The intaglio process involves the making of an image on a hard surface with a sharp tool and has been around since cavemen started scratching figures on rock walls in prehistoric eras. However, intaglio printmaking, which is in some ways similar to the former technique, is an invention of 15th century Germany.
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Engraving in precious metals by ancient civilisations was a step forward from the rock scratchings of prehistoric cultures. Gold ,silver and copper made excellent engraving surfaces as did the metallic alloy of bronze. As early as 5,000 B.C. ancient cultures such as the Sumerians were scratching intricate designs into these metals. The ancient Egyptians were particularly adept at and fond of engraving images in soft, pliable gold.
In 1430 Martin Schongauer developed copper engraving, which quickly became a popular means of printmaking. A process similar to intaglio, called drypoint was developed about the same time by a German artist who used the pen name Housebook Master. These processes along with the wood engravings flourished until the end of the 16th century, when etching methods overtook the engravers. Some of the well-known early engravers include Albrecht Dürer, E.S. Meister, Theodore de Bry and Lucas van Leyden.
Daniel Hopfer, who was born in Germany in 1470, successfully made the transition from an etcher of helmets and armour to an intaglio printmaker, making ink prints on paper. Around 1490 Hopfer came up with a process that etched images onto iron plates, producing a series of prints that still falls under the category of intaglio printing. Hopfer was really the first to produce clear and lucid prints by etching a metal (iron) plate with acid.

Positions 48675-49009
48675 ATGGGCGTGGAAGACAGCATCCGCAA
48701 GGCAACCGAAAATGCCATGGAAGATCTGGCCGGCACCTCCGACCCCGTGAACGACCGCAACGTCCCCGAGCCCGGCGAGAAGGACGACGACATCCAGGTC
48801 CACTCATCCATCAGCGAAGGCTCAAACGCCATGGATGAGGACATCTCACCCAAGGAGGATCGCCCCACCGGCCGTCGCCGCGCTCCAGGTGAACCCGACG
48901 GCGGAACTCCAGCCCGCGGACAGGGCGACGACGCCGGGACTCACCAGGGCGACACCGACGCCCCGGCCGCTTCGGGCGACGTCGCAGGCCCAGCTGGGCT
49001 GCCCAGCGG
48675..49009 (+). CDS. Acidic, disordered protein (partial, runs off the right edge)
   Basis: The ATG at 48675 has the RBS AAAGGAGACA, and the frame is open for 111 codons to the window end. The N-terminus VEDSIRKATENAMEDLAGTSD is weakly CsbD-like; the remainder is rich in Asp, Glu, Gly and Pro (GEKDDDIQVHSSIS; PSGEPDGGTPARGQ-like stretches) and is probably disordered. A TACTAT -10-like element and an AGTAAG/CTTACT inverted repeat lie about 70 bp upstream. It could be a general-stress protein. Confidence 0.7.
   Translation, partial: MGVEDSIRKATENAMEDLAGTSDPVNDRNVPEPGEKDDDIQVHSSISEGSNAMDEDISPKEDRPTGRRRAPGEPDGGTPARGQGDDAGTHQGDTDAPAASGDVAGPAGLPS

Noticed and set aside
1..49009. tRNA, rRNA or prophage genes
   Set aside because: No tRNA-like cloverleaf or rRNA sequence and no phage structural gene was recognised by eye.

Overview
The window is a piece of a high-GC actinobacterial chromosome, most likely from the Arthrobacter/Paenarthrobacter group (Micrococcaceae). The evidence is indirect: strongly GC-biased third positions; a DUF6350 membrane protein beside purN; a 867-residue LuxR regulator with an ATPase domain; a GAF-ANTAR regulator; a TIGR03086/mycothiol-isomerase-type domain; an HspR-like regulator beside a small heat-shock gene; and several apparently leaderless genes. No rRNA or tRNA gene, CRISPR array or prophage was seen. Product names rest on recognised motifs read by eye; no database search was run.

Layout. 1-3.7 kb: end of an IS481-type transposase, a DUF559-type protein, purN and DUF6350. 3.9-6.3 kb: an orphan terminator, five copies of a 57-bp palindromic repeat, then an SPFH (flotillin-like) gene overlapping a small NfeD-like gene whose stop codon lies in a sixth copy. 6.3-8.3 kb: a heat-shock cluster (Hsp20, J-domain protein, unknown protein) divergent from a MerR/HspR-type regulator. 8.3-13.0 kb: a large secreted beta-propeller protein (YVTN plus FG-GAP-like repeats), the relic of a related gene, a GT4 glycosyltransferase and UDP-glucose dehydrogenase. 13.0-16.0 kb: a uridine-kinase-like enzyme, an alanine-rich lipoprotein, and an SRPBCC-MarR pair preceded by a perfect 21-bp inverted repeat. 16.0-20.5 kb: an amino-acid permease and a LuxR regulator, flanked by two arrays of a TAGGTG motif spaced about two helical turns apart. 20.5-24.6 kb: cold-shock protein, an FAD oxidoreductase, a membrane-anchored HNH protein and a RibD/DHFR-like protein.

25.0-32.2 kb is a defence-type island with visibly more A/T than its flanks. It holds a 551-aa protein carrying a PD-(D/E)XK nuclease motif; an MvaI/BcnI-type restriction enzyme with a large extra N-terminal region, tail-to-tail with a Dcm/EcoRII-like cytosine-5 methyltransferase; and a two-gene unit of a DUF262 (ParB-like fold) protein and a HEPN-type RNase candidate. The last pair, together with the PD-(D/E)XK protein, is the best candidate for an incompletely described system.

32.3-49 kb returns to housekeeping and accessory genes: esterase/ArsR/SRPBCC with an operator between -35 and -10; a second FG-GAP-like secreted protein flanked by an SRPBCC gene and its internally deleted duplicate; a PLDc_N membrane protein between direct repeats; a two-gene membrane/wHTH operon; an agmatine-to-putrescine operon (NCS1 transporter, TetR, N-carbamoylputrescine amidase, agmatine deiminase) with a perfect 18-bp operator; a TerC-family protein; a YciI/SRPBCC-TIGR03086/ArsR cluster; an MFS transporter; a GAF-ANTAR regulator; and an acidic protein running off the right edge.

Etching Passes Intaglio Engraving
With the development Hopfer's iron-etching process, etching gradually became the method of choice for many Early Renaissance artists. By the end of the 16th century, the etchings were becoming more frequent than prints made from the engraving process. Etchings by such artists as Giulio Campagnola, Rembrandt and Francisco de Goya help push the medium to new visual heights.
Invention of Photography
The 19th century saw the advent of photography and lithography (another printmaking process) and a resulting drop in all types of intaglio printmaking, but especially among engravers. The ability of lithographers to produce multicoloured prints may have had some bearing on these events. Today, the intaglio processes are taught at most art schools and are still shown at important museums, but the current popularity is much less than it was several centuries ago.
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